It is​ almost a​ rite of​ passage that a​ serious real estate investor is​ one whose tax return must be prepared by a​ third party because it​ has become too complicated for the​ investor to​ complete .​
Only about 2-5% of​ depreciation schedule in​ federal tax returns have short life property properly separated to​ minimize the​ owner's federal taxes .​
While many parts of​ the​ federal tax return may be too complicated for an​ investor to​ understand and prepare,​ this area is​ simple: if​ you​ pay federal taxes and can use additional depreciation,​ you​ benefit from obtaining cost segregation studies .​
Most investors are not aware of​ cost segregation and do not understand the​ benefits it​ provides .​
Those who are familiar with cost segregation think it​ only makes sense for large properties (over $10 million) .​
Regrettably,​ there is​ limited and inaccurate information regarding a​ material issue that could sharply reduce federal taxes for many real estate investors .​
Proportion of​ short life property
The proportion of​ short life property typically ranges from 20% to​ 50% of​ the​ cost basis of​ the​ improvements .​
Items which typically effect whether it​ is​ at​ the​ low end of​ the​ range or​ the​ high end of​ the​ range include the​ age,​ condition,​ intensity of​ landscaping,​ amount of​ surface parking,​ and land value.
Catch-up
What is​ known in​ cost segregation jargon as​ catch-up is​ reporting depreciation that has been underreported in​ prior years since the​ property was purchased or​ built in​ the​ current year .​
a​ real estate investor can catch-up underreported depreciation by having his accountant file a​ form 3115 with the​ current tax return .​
The IRS has reported that filing a​ form 3115 is​ not a​ red flag for an​ audit .​
Some investors seem concerned this is​ too good to​ be true; however,​ when their accountant reviews the​ IRS rules and guidelines they quickly find out that you​ can indeed catch-up underreported depreciation by filing the​ form 3115.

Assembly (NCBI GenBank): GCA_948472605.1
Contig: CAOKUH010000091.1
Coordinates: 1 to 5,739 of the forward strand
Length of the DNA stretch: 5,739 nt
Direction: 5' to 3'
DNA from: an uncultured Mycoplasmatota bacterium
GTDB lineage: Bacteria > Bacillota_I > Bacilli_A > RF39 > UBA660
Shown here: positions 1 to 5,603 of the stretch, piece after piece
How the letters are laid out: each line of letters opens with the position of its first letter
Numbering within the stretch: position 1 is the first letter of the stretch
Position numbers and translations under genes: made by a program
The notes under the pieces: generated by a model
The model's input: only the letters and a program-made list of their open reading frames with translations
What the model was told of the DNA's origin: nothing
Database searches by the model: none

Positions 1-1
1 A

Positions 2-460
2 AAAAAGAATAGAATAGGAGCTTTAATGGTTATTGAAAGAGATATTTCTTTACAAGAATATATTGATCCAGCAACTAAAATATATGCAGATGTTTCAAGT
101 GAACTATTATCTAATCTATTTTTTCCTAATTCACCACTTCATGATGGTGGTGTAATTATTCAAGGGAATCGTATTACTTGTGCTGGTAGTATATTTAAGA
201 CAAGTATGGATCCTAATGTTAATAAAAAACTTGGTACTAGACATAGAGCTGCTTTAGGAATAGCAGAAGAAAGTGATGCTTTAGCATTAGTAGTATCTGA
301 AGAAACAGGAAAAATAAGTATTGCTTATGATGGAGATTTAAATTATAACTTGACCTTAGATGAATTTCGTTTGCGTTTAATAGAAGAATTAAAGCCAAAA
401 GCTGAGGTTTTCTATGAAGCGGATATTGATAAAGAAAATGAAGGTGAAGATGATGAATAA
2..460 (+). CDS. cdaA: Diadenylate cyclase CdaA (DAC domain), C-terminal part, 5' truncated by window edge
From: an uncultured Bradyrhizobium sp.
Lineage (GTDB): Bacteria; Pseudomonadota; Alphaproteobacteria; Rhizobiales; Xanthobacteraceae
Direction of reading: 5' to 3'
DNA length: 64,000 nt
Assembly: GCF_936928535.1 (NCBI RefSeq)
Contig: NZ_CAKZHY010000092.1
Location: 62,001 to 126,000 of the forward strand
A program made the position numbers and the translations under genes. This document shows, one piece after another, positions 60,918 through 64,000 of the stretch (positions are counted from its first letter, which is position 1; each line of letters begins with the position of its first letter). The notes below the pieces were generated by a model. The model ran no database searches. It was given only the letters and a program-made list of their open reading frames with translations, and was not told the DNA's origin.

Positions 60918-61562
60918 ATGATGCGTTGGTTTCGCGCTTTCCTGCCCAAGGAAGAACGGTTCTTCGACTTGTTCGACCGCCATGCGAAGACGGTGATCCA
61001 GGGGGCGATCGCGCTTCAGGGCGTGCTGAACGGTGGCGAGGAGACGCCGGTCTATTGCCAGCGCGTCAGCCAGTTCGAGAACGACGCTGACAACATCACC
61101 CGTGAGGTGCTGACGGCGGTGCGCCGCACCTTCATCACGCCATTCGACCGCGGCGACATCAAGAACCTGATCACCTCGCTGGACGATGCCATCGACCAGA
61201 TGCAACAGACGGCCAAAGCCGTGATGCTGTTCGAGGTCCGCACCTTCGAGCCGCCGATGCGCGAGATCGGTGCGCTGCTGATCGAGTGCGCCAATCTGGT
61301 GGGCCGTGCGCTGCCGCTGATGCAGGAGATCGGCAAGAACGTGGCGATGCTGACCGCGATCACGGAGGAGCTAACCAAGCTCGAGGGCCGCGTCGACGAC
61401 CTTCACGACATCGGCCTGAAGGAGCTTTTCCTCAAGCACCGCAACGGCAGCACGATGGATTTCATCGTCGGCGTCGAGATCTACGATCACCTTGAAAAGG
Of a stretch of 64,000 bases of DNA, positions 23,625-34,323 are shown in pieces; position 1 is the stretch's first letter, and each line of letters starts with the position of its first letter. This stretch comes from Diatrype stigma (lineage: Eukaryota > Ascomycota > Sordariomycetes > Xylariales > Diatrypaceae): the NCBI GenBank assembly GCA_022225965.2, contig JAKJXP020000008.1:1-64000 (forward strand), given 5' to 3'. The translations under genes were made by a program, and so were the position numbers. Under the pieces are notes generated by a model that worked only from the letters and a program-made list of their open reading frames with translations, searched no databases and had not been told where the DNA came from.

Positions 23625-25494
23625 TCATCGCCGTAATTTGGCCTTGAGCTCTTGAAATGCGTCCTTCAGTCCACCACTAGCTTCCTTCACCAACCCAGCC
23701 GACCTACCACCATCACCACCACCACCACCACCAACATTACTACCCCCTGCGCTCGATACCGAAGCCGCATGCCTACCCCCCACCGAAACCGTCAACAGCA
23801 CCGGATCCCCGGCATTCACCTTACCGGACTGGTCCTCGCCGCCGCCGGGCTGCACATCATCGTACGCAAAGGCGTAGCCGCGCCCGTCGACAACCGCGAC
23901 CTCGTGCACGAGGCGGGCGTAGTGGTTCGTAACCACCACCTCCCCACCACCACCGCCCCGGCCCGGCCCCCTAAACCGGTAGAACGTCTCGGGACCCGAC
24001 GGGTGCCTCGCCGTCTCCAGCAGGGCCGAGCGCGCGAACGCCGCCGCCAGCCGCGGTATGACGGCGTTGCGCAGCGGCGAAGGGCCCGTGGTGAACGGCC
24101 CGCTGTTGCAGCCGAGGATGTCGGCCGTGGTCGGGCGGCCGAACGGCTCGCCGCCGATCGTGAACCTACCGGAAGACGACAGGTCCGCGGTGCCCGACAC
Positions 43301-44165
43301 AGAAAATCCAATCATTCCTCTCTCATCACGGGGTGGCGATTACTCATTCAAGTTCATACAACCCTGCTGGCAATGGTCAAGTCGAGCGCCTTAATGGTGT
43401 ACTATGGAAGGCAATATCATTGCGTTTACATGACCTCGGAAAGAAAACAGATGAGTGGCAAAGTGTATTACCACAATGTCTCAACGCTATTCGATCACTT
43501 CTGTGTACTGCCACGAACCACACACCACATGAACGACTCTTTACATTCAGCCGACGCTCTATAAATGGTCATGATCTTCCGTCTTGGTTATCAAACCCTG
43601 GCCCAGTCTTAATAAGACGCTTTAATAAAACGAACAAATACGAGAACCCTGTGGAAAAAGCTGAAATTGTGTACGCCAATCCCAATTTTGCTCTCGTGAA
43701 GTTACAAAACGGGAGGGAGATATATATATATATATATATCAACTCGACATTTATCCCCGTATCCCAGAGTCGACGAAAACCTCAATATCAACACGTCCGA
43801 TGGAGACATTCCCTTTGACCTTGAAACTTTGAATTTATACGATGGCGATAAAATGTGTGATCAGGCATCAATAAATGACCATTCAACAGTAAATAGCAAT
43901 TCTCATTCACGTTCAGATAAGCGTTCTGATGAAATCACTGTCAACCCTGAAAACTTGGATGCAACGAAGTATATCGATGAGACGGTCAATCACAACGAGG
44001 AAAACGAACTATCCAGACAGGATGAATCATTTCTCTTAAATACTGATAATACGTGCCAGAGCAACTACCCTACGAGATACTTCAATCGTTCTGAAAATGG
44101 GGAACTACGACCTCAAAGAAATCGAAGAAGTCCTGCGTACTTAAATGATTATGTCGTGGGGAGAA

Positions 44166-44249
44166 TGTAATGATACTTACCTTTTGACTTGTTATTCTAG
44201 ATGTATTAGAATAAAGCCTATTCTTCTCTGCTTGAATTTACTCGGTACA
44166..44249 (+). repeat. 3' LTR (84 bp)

Getting started
Ask yourself the​ following questions when deciding whether you​ can benefit from a​ cost segregation study:
1. Do you​ pay federal income taxes?
2. Do you​ own investment real estate?
3. Can you​ use additional depreciation?
Some owners are passive while others are active .​
If you​ are a​ passive real estate investor you​ may not be able to​ use additional depreciation .​
On the​ other hand,​ if​ you​ are an​ active investor or​ a​ real estate professional,​ which includes people in​ a​ wide variety of​ activities from real estate broker to​ mortgage broker to​ leasing agent,​ you​ are entitled to​ deduct additional depreciation .​
If you​ have determined you​ can use additional depreciation and are paying federal taxes,​ call a​ cost segregation expert and request a​ preliminary analysis .​
There should be no fee for this initial consultation .​
The preliminary analysis will estimate the​ amount of​ 5,​ 7,​ and 15-year property,​ which can likely be identified and will also identify the​ catch-up depreciation .​
This analysis will not involve a​ site inspection and will not be precisely correct .​
However,​ it​ should be accurate enough to​ help you​ decide whether a​ cost segregation study is​ financially feasible .​
Once you​ obtain the​ preliminary analysis,​ you​ should consult your accountant,​ since he/she will be completing and signing your tax return .​
In many cases,​ it​ makes sense for the​ accountant,​ the​ property owner,​ and the​ cost segregation advisor to​ meet and discuss the​ options and issues .​
Assuming you​ decide a​ cost segregation study does make sense,​ you​ should further review whether the​ extra depreciation should be used in​ a​ prior year,​ which would involve filing amended tax returns,​ or​ whether to​ use it​ in​ the​ current year .​
To minimize federal income taxes,​ make obtaining a​ cost segregation study a​ routine part of​ future real estate investments .​
Correctly calculating real estate depreciation is​ important because it​ substantially reduces federal taxes for real estate investors .​
The process of​ fine-tuning the​ depreciation schedule is​ called cost segregation .​
The adoption rate for cost segregation is​ under 5% because of​ limited knowledge by many owners and accountants .​
In addition,​ there are misconceptions regarding the​ cost of​ obtaining cost segregation studies and the​ smallest properties for which cost segregation studies are financially feasible .​
As awareness of​ the​ practice and affordable service providers increase among real estate investors and accountants,​ the​ adoption rate will increase dramatically.